Rowan, Blackthorn & Sea Buckthorn: Autumn Superfoods
default, Fieldare on a rowan tree, photo: Wojciech Pacewicz / PAP, center, #000000, jarzebina-fot-wojciech-pacewicz-pap_20171026_0ex.jpg
Beads in shades of red, black and gold – autumn treasures growing naturally, abundantly, wild, without a plan: rowan, blackthorn, sea buckthorn. These edible plants, typical for the Polish autumn landscape, can be found both in towns and in the countryside.
Wild fruits are perfect for making sauces, preserves, juices, mousses and tinctures. They are full of vitamins and nutrients, and are rich in their unique taste, which comes from the plants’ properties, and their specific terroir – the environment where they grow.
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The Latin name for rowan aucuparia means ‘bird catcher’. Its origin comes from the past, when hunters used to lure their prey with red rowan beads. The variety of rowan liked the most by humans is called S.edulis. Its fruits are quite large and sweet – unlike many other bitter or tart varieties. Rowan is a tree or a shrub that grows wild, but is also often planted in parks, avenues and near roads. The best time to pick up rowan fruits is in November, when the temperature drops below 0 degrees, in clean areas, away from pollution. Heat treatment is necessary as the sorbic acid contained in the fruits gives them a bitter and tart taste. Parasorbic acid is toxic and can cause food poisoning, with symptoms such as diarrhoea and vomiting. After processing, rowan becomes an excellent source of vitamin C (35–45 mg in 100 g, comparable to citrus) and beta-carotene. It also contains B, PP and K vitamins, potassium, sodium, magnesium and copper as well as organic acids, anthocyanins and flavonoids.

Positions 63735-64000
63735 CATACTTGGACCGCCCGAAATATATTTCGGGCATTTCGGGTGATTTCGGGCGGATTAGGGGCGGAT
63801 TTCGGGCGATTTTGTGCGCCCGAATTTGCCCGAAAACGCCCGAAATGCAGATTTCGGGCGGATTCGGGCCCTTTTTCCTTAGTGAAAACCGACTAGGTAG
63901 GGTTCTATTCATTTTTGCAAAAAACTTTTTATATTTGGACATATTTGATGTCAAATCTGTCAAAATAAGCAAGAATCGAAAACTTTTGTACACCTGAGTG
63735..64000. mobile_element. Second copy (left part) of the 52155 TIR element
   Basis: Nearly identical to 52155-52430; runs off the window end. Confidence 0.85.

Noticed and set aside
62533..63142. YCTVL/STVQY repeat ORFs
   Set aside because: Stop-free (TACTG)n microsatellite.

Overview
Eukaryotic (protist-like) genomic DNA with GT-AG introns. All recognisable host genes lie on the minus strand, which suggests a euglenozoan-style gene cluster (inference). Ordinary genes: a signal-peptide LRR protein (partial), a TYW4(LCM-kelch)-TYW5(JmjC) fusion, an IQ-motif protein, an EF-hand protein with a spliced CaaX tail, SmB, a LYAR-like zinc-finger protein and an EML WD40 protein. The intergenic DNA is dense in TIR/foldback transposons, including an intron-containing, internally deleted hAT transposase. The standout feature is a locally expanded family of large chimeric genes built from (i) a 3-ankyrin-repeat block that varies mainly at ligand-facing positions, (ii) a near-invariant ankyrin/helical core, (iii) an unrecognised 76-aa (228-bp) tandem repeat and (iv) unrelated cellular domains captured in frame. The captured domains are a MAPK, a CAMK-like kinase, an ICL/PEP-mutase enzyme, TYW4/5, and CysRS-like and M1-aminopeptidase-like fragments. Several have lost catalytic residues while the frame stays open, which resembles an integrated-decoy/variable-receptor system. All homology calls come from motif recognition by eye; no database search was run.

Lucyna Ćwierczakiewiczowa, the first lady of Polish cuisine in the second half of the 19th century, advised to harvest rowan in November or December, as it becomes sweeter at that time:
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Placed on a sieve, rowan should be scalded with boiling water a few times; for bigger quantities it is advised to use a large bowl and leave the fruit in the water until it cools down a little – so that the water covers them fully. Then strain the fruits through the sieve, and when they are well soaked, dry them on a sieve for 24 hours. Pour them into a jug and cover them with spirits. Leave them in the shade at room temperature for 4 weeks. Then take a pound of sugar and half a quart of water for each quart of rowan spirit, make a syrup, boil it once, pour the rowan essence into the hot water, mix it and leave it in the jug without filtering, and in two weeks it will settle down perfectly. Whoever prefers it to be less sweet can take a pound of sugar and a quart of water for half a gallon of spirit. It will be a beautifully shaded, very hygienic vodka.
'Kuchnia Polska w Przepisach Lucyny Ćwierczakiewiczowej', Nowy Świat, Warszawa 2007
Blackthorn P. Spinosa is a wild-growing spiny shrub with an almost black bark. Its deep blue fruits, called sloes, are the smallest wild plums. Their pulp is too sour to be eaten in a raw form. Blackthorn, just like rowan, requires processing. Sloes are suitable for the production of distillates, juices, syrups, jam and jellies. After harvesting, they should be sorted and frozen for a few weeks.